Hope Star from Hope, Arkansas on September 2, 1939 · Page 3
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Hope Star from Hope, Arkansas · Page 3

Hope, Arkansas
Issue Date:
Saturday, September 2, 1939
Page 3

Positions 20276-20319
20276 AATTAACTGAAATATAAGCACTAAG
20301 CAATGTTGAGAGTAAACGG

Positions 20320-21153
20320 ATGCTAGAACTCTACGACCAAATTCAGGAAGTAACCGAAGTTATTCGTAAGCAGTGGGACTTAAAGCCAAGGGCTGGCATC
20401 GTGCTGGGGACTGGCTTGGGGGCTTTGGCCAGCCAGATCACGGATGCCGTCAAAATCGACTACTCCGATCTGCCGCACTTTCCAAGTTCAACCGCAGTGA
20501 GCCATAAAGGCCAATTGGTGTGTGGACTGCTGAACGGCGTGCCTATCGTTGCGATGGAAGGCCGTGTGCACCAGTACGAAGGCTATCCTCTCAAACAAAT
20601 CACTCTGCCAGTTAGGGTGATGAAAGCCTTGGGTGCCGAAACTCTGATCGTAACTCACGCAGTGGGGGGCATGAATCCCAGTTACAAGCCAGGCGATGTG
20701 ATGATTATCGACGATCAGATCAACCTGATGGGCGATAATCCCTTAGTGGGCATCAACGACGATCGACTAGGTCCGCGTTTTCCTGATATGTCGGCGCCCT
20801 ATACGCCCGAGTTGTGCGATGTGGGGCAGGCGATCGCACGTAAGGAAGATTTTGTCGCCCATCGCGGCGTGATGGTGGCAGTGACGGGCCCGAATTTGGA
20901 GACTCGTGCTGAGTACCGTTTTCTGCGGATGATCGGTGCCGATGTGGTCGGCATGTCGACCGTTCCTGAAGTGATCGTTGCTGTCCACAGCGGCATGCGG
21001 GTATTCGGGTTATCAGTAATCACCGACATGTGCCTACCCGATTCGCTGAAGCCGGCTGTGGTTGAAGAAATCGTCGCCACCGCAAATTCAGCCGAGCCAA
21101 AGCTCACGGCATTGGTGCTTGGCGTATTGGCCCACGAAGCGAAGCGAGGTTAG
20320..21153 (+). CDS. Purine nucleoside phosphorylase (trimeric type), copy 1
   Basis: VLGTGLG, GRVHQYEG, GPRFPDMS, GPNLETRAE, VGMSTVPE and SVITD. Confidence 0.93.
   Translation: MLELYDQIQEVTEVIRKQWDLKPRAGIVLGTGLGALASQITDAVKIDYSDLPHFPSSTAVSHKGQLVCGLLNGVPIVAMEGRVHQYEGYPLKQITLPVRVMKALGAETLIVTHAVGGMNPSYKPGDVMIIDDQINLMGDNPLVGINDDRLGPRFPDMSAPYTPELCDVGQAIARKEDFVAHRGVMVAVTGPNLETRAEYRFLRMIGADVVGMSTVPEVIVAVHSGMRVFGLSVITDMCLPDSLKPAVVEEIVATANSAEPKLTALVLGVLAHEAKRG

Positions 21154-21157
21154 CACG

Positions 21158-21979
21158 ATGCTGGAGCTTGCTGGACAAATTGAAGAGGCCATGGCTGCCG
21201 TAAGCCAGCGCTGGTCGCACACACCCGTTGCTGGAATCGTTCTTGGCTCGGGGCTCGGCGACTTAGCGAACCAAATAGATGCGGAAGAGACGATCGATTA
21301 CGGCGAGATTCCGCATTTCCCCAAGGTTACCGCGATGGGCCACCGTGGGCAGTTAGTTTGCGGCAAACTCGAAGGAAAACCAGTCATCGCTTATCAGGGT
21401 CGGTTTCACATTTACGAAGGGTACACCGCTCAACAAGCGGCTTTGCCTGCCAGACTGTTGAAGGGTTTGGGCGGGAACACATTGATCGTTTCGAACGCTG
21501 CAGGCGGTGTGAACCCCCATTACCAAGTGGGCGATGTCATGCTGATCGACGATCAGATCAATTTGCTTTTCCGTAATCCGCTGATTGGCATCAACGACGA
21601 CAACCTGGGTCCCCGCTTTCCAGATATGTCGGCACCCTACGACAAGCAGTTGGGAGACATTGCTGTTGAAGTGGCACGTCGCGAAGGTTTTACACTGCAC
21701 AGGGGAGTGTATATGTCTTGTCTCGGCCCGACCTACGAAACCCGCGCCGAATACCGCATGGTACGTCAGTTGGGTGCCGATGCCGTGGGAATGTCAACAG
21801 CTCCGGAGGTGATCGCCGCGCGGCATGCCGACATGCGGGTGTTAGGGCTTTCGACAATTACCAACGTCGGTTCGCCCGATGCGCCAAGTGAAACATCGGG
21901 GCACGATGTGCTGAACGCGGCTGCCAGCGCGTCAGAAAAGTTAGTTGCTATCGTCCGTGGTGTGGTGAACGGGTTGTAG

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Saturday,'September-2, 1939 *•'•• " ' " '' ' |1|T HOPff arAR/HOPE,. ARKANSAS SOCIETY ivirs. Sid Honry Three Tilings "Three Things Abide.'" one good man wrote In time.; far woise than Ihese: and down The criss-ci nss roads nf centuries His words have marched: and in my (own The.-,!! things abide: Still in the dawn long roads are filled With eager men who round Ihe shore Up lo (he city's t.lin; each dusk They limy. 1 iincntii|nered. p;isl my door- Who walk by faith. Still in the noon the young men meel Hem-atli shady ttecs lo Ihink and >av, "The- time.; mil*! chame." earh dawn llli-Y lifi •Strom: i-.t-y. In sr.-ni i|,,. bell,.,- day— Who live l.v Hop,-. Still in Ihe idnam :-in»!l children reach Km- father,' bands when prayer.--- are said. Ami wniin'ii Mnilc ami rhoer men fnrlh Once mule inlo the maieli for bri'.i.l Will) save by l.ove. These ihiee \Mi.-d-- ,,f Hie Maker':; rbyme — lle-.d v,-i)ilil.-: burl in ,-i troubled lime • S.-le,-le,l. Mi.s. K. (I. Mi-l(:,c left Saturday morni- j fur a week end visit with re- lativi.s in l.iule lioek. The Aim,i K, lei Circle of Ihe M< Hindi-,I Missionary St.cioty will meel al -I nVIocI-. Monday. September -I. ill Ihe h«me i,[ Mi.s |(,,1, ,|,, n ,,s -||s. We: I Oil, Sl,re<. Aiu-iii,,- /,odi:e I OOF held an opi-n- ini' nieetiii-;. Tbnr.-.d.iy evening. An- C'lM :;|. A numb,-!- ,„'• f)dd Fell.nv.s and Uehel-.i.hs fi-oin Tevirkana al- lended. /„ p. X.iimni'i-ly was Master —O— Mi'-s Mai \!in McHai and brother. Ken v.-ho have s|-er-l Ihe summer visit- in;', with th'. ir father: Kenneih Me"•".• jr. nl Ihe liuine of their Miami iMi-ems. M,-. and Mr .. 1-'.. <.',. MrKae li-fl S.illlld i\' fi.r their home in Little H.n-k. The W'.jmans Missionary Sm-iety of the Kiisi Chri.-Jiaii churc-h will hold it.-; Scpiemt,,.,- mceiiii;.; ,-,( ill,,.,. ( ,V|,,ck I'.lomliiv ;ii lie- rlini rh. -O-Th< W. "1 !' Kir.| 11 e.lis, ,-hurch ••'•'ill !H,|,| i: 1,1,,,- jjjontbly |,,j..,j- lie--,-i lneeln,:- ;i' i, f,, u r o'clnek Monday at Ihe rhiurh. —o- Cirde No. -1. W. M. S.. Methodist i church. Mrs. Glen Williams leader. Telephone 321 will meet at four o'clock Monday al the church. Circle No. 3, W. M. S. First Methodist, Mrs. W. G, Allison, leader will meet ata 4 o'clock Monday afternoon ill the home of Mrs. W. M. Ramsey, North ffcrvey Street. Circle No. 1, W. M. S., First Methodist. Mrs. K. P. Stewart leader will meet at ,'!:.')() Tuesday afternoon at the home of Mrs. il. N. Mouser, Washington lioad, with Mrs. C. C. I'inker as joint hostess. Krieiid.s will regret to know that Miss Lillian Kore is seriously ill in Ilic University Hospital in Little Rock idler undergoing two special operations. Miss Noima Jean Duke is spending Ibis week visiting with her grand- mnlher Mrs. Geo. W. Duke in Waldo. Miss- Mary LOIIJM.' Keith will linvc as week end guest, her cousin Hilma Keith of .Stamps. Circle No. 2. W. M. S., /Methodist church, Mrs. .1. II. Arnold leader will hold its September meeting with a |.icnic ill the Fair Park, at 4::W Tuesday afternoon. The Rand Auxiliary will hold a meeting al .'!,.'!0 Tuesday p. in. al Ihe High School. .fudj;e and Mrs. Duval Purkins and daughter. Nancy Lane of Warren are week end mie.sts of Misses Marie and Nannie Pin-kins. Tin- Executive Board of the W. M. U. First Baptist will meet at 3:30 Monday afternoon, preceding the re- I'uliii- monthly business meeting at h>ur o'clock. CHURCH HEWS d,miniums lit A. 7,1. To 11 I>. Al Admission Ilic and 15<Till'. IIOUA'WOOD MIIXH.TS •TKItlJOll OK TI.VV TOWN" —and— KH'U.Mtn D1X in ".MAN OF CONQUEST" (Itemi-mlicr The Alama) Also Final Chapter "HAWK ()l- - THE WIKDKKNKSS 1 This Boy Has WoatheHcsii cf America! NowMickny'shvrt in his greatest hit! MUST CHRISTIAN CHURCH Sunday School 'J;Jf) a, m. Communion HM5. Vi'e extend a cordial invitation lo all ayes to meet with us. .SVpU'inb'-r ."> and tith Tuesday and WcdiiOMl.-iy niiflil. BVother A. R. Adams from Mariana, A He. will preach lo us. Mis nit'.ssagt' for Tuesday's sermon i.s "Ciods Purpose in thr Ages" Wednesday's topic "Restitution." We extend an invitation to the public to hear Brother Adams. All members of the Church are urged to be pre- -sc-nl at both services. Bruce Catton Says (Continued From Page One) "JUDGE HARDY'S CHILDREN" Wild Lewis Slcmc Cecelia I'arUer, l-'ay Hulden And Aim Itutlicrfnrd ALSO SHOUTS AM) Nl-'AVS face of a general war in Europe would not be an instrumenl I regisler a buck- home opinion already formed, but would be a body whose primary task was to help tile cnuorty make up its mind. Invents Confirm Hoo.sevell'.s I'redk'itiiii If that i.s true, then the administra- i lion would enter such a session with OIK? big asset and one big liability. O the one hand, it has been established that the President knew pretty much what he was talking about when he said thai dire things were about to happen in Europe. Such an isolationist as Senator Borah who said llml his sources of information were as good as the Stale's Department's an dthat (hoy did not reveal much danger of war. would be j left luukintf sumeu-h;,: peculiar, if Ihe President cared lo .-.ay "I told you so," ho could do -->o. On llu> other hand, the k.-Unionists would have a powerful new argument. The administration ba.-j-il much of its case fur relaxation of the neutrality laws on the plea that :;uch action would reduce I lit- danger <!f general war by serving advance warning that American supplies and munitions would be available to the demociv-uie.s il troubl did start. With war already under way. the isolationists could point out that the argument no longer is valid, and could rmicentraU- on the change that to lend such aid now would only inciease the chance that the United Stales might H«.-i involved in Ihe war itself. SUNDAY — MONDAY SCOTT LLY ERE Calvin D. Backm, Hope. Flies Pan-Air Clipper CALVIN I). BACKUS Calvin I), liackus, of Hope, arrived at Ciirlplto, Venezuela, Thursday by I'an American Airways Clipper plane from the United States, ncrordhiK to word lo The Star from I'an-Alr's Miami (I-'la.) office. 1917"TaughtU. S. (Continued from Fnge One) cared. This plan provides for Ihe most drastic regimentation of American life yet heard of. It would empower Ihe president (through, the War Resources I3oard, presumably! to control labor, industry, finance, and agriculture. The. government could fix all prices; couM lei! ,'iiij' Individual or company how much of any given raw ] material it might buy; could license all manufactured, merchants , and public service corporatiins; could regulate the manufacture, tranMpor- lation, sale and distribution of all articles produced in America; could commandeer any factory or other establishment; could say whether a given issue of securities might be marketed; could conscrpit all labir. control completely the supply and distribution of raw materials—could, in short run agriculture, industry, labor business, and finance down to Ihe smallest and finest detail imaginable. Nor have the preparation.s .stopped there. By the system of "educational order, 1 ;" rece/illy aulhouxed by Congress, the War Department can now finance a private corporation in the job of retooling its plant so as to be ready ti produce certain war essentials—machine guns, for instance. The plant thus retooled fills a small peace-time order for the department; the tools then become War Department property—and if war comes, lhal factory can swing into production on short notice, Some 20,000 industrial plants have been .surveyed. The different army and navy departments knisv in jusi which plants they can obtain the things they will need in war. If changes n those plant.s are needed, the changes nre all blueprinted. In case of war, both the government and these individual manufacturers know just what will have to be done. NEXT: Naval preparedness. Dr.. J. E. Rillard To Speak Here Sunday Tennessee Minister Is To Deliver Sermon At .Baptist Church Dr. J. K. Dillard. Director of Pro- moliun of the Southern Baptist Condition. Nashville, Tennessee, will be the preacher nl. First Baptist Church Sunday morning. A large attendance i.s expected. In order to allow Dr. Dillard more time to speak, the Sunday School will mret at !):.'!l) and preaching .service will upon ;il 10:30. Dr. Dillard i.s one of the most effective preachers of his tiny. His ministry has been uniisiiiill.v .successful whore- ever lie has gone. In view of the great demand for his services. Hope is unii.suiilly fortunate in having him MJ'.-ak liei'e Sunday. The "Who's Who Of America" .savs in part concerning Dr. nilliinl: •'.li.'ines Kdgar Dillnnl, son of Dr. and Mi.s. I 1 .;. B. Dillard was horn Danville. Va., June '1. 187!). He holds decrees from a number of educational institutions. "He was five years president, Clarksburg College. Clarksburg. Missouri, and has served as pastor in Kansas City, St. Louis, SI. Joseph, Mo., and for 18 years pastor, Soutbsidc Church, Birmingham Ala. Hci ha:; written many articles, tracts. and books on religious and educational subjects. He became Director of Pi-oinuliuii of (hi? Suulhcrn Baptist Convention August 15I3G." Negro Training School Has Interesting Session The leadership training .scJjoo] nf the C. M. E. church being conducted at Verger High School proved to be an interesting session Friday. Classes for teachers and students were fully represented Friday when the session got. underway at 8 a. m. Some of the high points was Bishop James A. Bray's lecture to his elas.s Gabby Hartnett Sets New Record National League Catching Record Is Broken By Cub Manager BROOKLYN -(/Pi— Gabby Harl- nelt caught hi.s 1.722nd game Friday setting a new record for National League catches, and celebrated the occasion with a home run. But all it did was to save his Chiago Cubs for a shutout in Ihe second half of a double-header as they lost .'i to 1. after defeating the Didgers (i to 2. in the opner. Tin- Cubs had everything they needed in the first contest — eight-hit pitching by Larry French and a 10-hit offensive which included home runs by Hank Leiber and Gus Mancuso. They took the lead in the first inn ing when Bill Nicholson doubled with the bases loaded and were never headed . French, in winning his fourth straight game and llth of the season, in the second inning of the second also a bad first inning. Harnetl's homer put the Cubs ahead in the scond inning of the second game, but the Dodgers came right back with two runs on a single, a walk and Manager Leo Durocher's double. Dixie Walker's first National League home run iicountccl for the Dodger's other run in the eight as Vilo Tamulis checked Chicago on six-hit pitching for hi.s seventh victory on six-hit pitching for hi.s seventh victory. Bill Lee, the Chicago ace, was yanked after Walker's homer and a single in the eight, and charged with the loss hi.s 12th against 1G victories. THE THEATER •I. "FRONTIER MARSHAL" THRILLING SAGA OF TURBULENT ACTION The wickedest, wildest town in that dangerous West of old, Tombstone, Ari/ona, where the man fastest on the draw lived the longest is the selling .of "Frontier Marshal," which opens Sunday at the Rinlto Theatre. Randolph Scott and Nancy Kelly head the great cast of this 'thrilling 2flth Century-Fox production, which also prominently features Cesar Romero. Binnie Barnes and John Carradine. Scott lias his most colorful role to date as Wyatt Earp, the gun-fighting iruii-Efhal who brought in the law at the end of his .six-gun and stayed alive because no one ever beat him to the draw. The lovely Nancy Kelly i.s cast as tlij? beautiful, brave, unflinching girl who followed Doc Holliday, the man she loved, to this God- foresivken borderland town to save him. Romero i.s cast as Holliday, elegant gambler and deadly killer, who, for reasons of his own. had dropped) his useful life buck East to come to Tombstone, o bitter, desperate man, waiting for death. Binnie Barnes has a made-to-order role as Jerry, volcanic dance hall queen, who is madly in love with Holliday and who violently resents the intrusion of the home-town sweetheart for whom Holliday feels the tort of love Jerry will never know. Can-inline i.s cast as Ben Carter, the villainous proprietor of the Palace of Pleasure, where a shooting was always in order. The intense rivalry between the two women from vastly different worlds helps motivate the exciting screen play which Sam Hoilman based on a book by Stuart N. Lake. Allan Dwan directed "Frontier Marshal." while Sol M. Wurtzel filled the executive producer's post. 'Shuttle' Bombing: I hreat to Germany Ctitij*»S SOUTH BEtfD, Wash., ~ since kindergarten .days Margrfret Kremmel and Gerry Dahlgren have been constant companions. *fhe two girls have belonged lo the same clubs, entered the same activities. At South Bend high school they this year shared valdictorian honors. During their four years ai high school they maintained identical grade averages—85.6 points. '"Shuttle service" by bombing planes, speeding back tnd forth ncross Germnny bombing military objectives on the way, is the newest tactical maneuver credited to the Franco-British staffs as a means of aiding Poland in event of. war. Above, the latest in British bombers—Blackburn Skua diver, with speed of more than 200 miles per hour, range of 3200 miles. Below, how the system would work. Poland is believed lo have established big bomb and gasoline reserves for the planes. German Envoy (Continued from Page One) We receive more heal and light from the sun in 13 .seconds than we do from the. moon in an entire year. in which he urged the 'ministers to live a clean life and pay their honest obligations, and to be true to their home and family. Friday's session was closed with an inspirational sermon by the Rev. B. Julian Smith, editor of the S. S. literature u[ the C. M. E. church. y.ig corridor during the first day of the undeclared war and announced the dermaii army which advanced on Poland from East Prussia was "deep in Polish territory." German troops were attacking all along the Polish-German frontier and were reporled to have pushed into sc-veral sections of Poland. The high army command said that advances of German troops and airforce which started from Pomerania, Silesia and East Prussia Friday morning, were well under way toward their objectives, A cdmmunique Friday night announced the bombardment and capture of Westerplatte Polish munitions depot off Danzig harbor, by the German cruiser Schleswig-Holstein. The Poles held Westerplatte, a wooded peninsula near the harbor, under League of Nations authority. Presence of the Polish military guard in the heart of the Baltic city long had been offensive to Nazis. BRITISH, FRENCH PLANES WOULD PLY FQoMfRCKCH PouAno, BOMBING GERMAN ScLW, THEN RENEW ATTACK ON RETURM TfiJP, . .'M^ft*?^-' ••_ -MIS'-'SERUM £. GEBA'.ANY Hoover Urges U. S. (Continued from rage OneJ the American people. The most of American sympathies will be with the democracies. "Whatever our sympathies are we cannot solve the problems of Europe. America must keep out of this war. The president and congress should be supported in their every effort lo keep us out. We can keep out if we have the resolute national will to do so. We can be of more service to Europe and liu'manity if we preserve the vitality and strength of the United States for use in the period of peace which must sometime come. And we must keep out if we are to preserve for civilization the foundations of democracy and free men." War Declaration (Continued from Page OneJ SEVERE RADIO BAN BERLIN, Germany.—A decree fixing the death penalty for spreading "false reports" broadcast to Germany by foreign radio stations was issued Friday night. Listening to any foreign station is forbidden, but the death penaty is reserved for "aggravated cases" of disseminating statements by foreign stations. The decree was issued after a Warsaw station, in an English language broadcast reported thai Warsaw had been bombed by German fliers and thai the cily was burning. Berlin authorities said only military objectives had been bombed. Most fighting in Ihe Bailie of Bunker Hill wa.s done on Breed's Hill. The Thanksgiving Day Change HOW ABOUT THB FRIPAY ' AMD SATURPAV AFTER — AMP THE «!•>> JCM-^ pottfp £<tf s! f<o ^4$ SHALL" T t *;* —LITTLE FEATURES— "WOLF'S SIDE OF STORY" "ISLE OF PLEASURE" PROTEST DEMONSTRATION WHAT'S THE AS LCVslG AS YOU'RE HEALTHY? .&3frm F^^'.WVJ-: tFi w .jsr - •? < v '» 'vj fe^V^ : ''A on August 22, "no greater mislake could be made" lhan Ihe assumption that the Russian-German pact would prevent the British from aiding Poland if the latter were attacked. He added "it would be a dangerous illusion to think that, if war once starts, il will come lo an early end even if success on any one of several fronts in which it would bo engaged should have been secured." Hitler, Ihe following day, wrote, "An incalculable war between Germany and England wiuld be bloodier than that of 1914 (o 1018." He said war "could at best bring some profit to Germany but none at all to England." The London Provision Exchange announced that by order of the Food Defense Committee prices of all food commodities would be fixed at "standstill prices until further notice. $100,000 Is Loaned (Continued from Page One) .statement said some loons extended as f'ac back as 1935. The official report said athletic re- cepits could not be reconciled with ticket sales because ticket records were incomplete. J. Fair Hardin, special assistant attorney general assiting a Grand Jury here in probing university affairs, has said that football tickets given complimentary to stale officials and others averaged more than 1,000 a game. Hardin termed the practice a "species of petty graft" and urged it be stopped. IN NEW YORK York harbor is the world's easiest to sail into when fogs shroud the water because it's only seventeen miles in* land. But, they say, sailing up New- York harbor is not sailing into glamorous Shanghai, or langourous Singapore. Yet New York still gets their vote for New York differs from them all. Not only is it the world's biggest pop- ulatoin astride the world's best „natural harbor. It is surprising how few of the world's great cities are built upon great harbors. Of the twelve cities of the world having a population of 2.000,000 or more, only four are located upon first-class harbors with deepwater channels. These are Buenos Aires, Leningrad, Shanghai and New York; Their obj'ectons lo London, for example, is that though it is a great seaport it is located on the narrow, muddy Thames. And Tokyo, lying at the head of the head of the Bay of Tokyo, has waler which is too shallow for any but the smallest ships. SALE Kool Summer DRESSES Values Up to fIO.00 $1 $1.99 $A.99 LADIES Specialty Shop If you should die tonight will you] family be adequately protected. TALBOT FE1LD, Sr. District Manager Reliance Life Insurance Co. Life, Health and Accident Box 44, Hope, Arkansas. Dr. J. D. Johnson In 1855. Congress appropriated §30.- for importing camels into the Uuit- ed States, to be used in the desedt areas of the southwest. Others were brought in fromtime to time, but the enterprise finally flopped, and the animals were turned loose lo roam as Ihey plased. Albert, King of Belgians Worked on Newspapers W/HEN Albert I, king of Belgium, was killed in 1034, while scaling a cliff near Brussels, the world mourned a great World War hero and a beloved, democratic monarch. Few knew lhal Ihey also paid tribute to a one- lime newspaper reporter. Both of the king's excursions inlo journalism cavic during visits to United States. On his first, in 1899, he wrote, incognito, for Minneapolis and St. Pnul papers. On a later visit he worked for a Brooklyn paper. Reporting was only one of his ninny diversions. Besides mountain climbing, which cost him his life, he enjoyed dabbling in machinery, and at one time drove a locomotive on a Brussels train on regular weekly runs. He built several airplanes and liked to work in a i,,acbine shop he built ncnr the 1 pal.-ieo. History remembers Albert as the only monarch personally to lead ar. army during the Woild War. His valiant resist a noe against German invasiu.'), 2f> ycjirs .'igo, ehcckp.i the German advance for 17 days, allowed the Allies time to mobilk-'.i' forces and or- Kani/p defenses. Albert is shown, above, with his .son, Leopold 111. Ihe present king, 'nil a Ik-ln- n .-l:iivu> <•{ the Orval Abl-"-'V re. •.>•• ':. •: i . i • NEW YORK—Eating in one of the several hundred New York cafeterias- is apt to be rather depressing at times for there's no occasion for one to wonder about the coming adventure of food. There, right before the eyes, is the entire array of desserts: stewed apricots, tapioca pudding, etc. The cafeteria gourmet as he passes along the line, piles on his tray his entire dinner: soup, salad, meat, pota- loes. a vegelablo, dessert, coffee—all in one heap. • Eeveythin'g of the unexpecled—the unpredictable—has been eliminated when dinning in a cafeteria. That's why it is a minor tragedy that Dick's original Bar and Grill, just west of the Brooklyn Bridge, is no closed. Described by Joseph Mitchell so eloquently in the New Yorker a couple of years ago. Dick's place was the answer lo such over-standarlizalion in eating. Dick and his bartenders usually acted as if they loathed their customers and the customers liked it because it made Ihem feel al home.Most of them were men who were ill at ease by too much solicitude or service. If someone complained about a gristly steak or a baked potato, raw in the middle. Dick would grunt and say, "If you don't like my grub, you don't have to eat here. I'd just as soon I never saw you again," One night the customers stopped singing and eating for suddenly missiles started flying through the air. Later an ambulance had lo come and get two men who had differed over which had the most nourishment, buttermilk or beer. Veteran seamen tell me that New S Announces the opening of offlcei 5 First National Bank Building P Practice Limited to jjj Eye, Ear Nose and f Throat. v.v.v.v.v.v.v.vv.v.v.%v«' Compare Style, Comfort and Beauty! New Styles and Covers I Hope Hardware Company, Notice Beginning Monday, September 4, the Hempstead County Sheriff and Collector's Office will be at the Arkansas Bank & Trust Co., building in Hope for the purpose of collecting taxes. October 1 is the final day to pay taxes without penalty, October 1 is also the final day to obtain a poll tax receipt, good for voting purposes until October 1, 1940. Sheriff Baker urges all persons to pay their taxes at once to avoid the penalty. No poll tax receipts will be issued after October 1. C. E. BAKER Sheriff and Collector.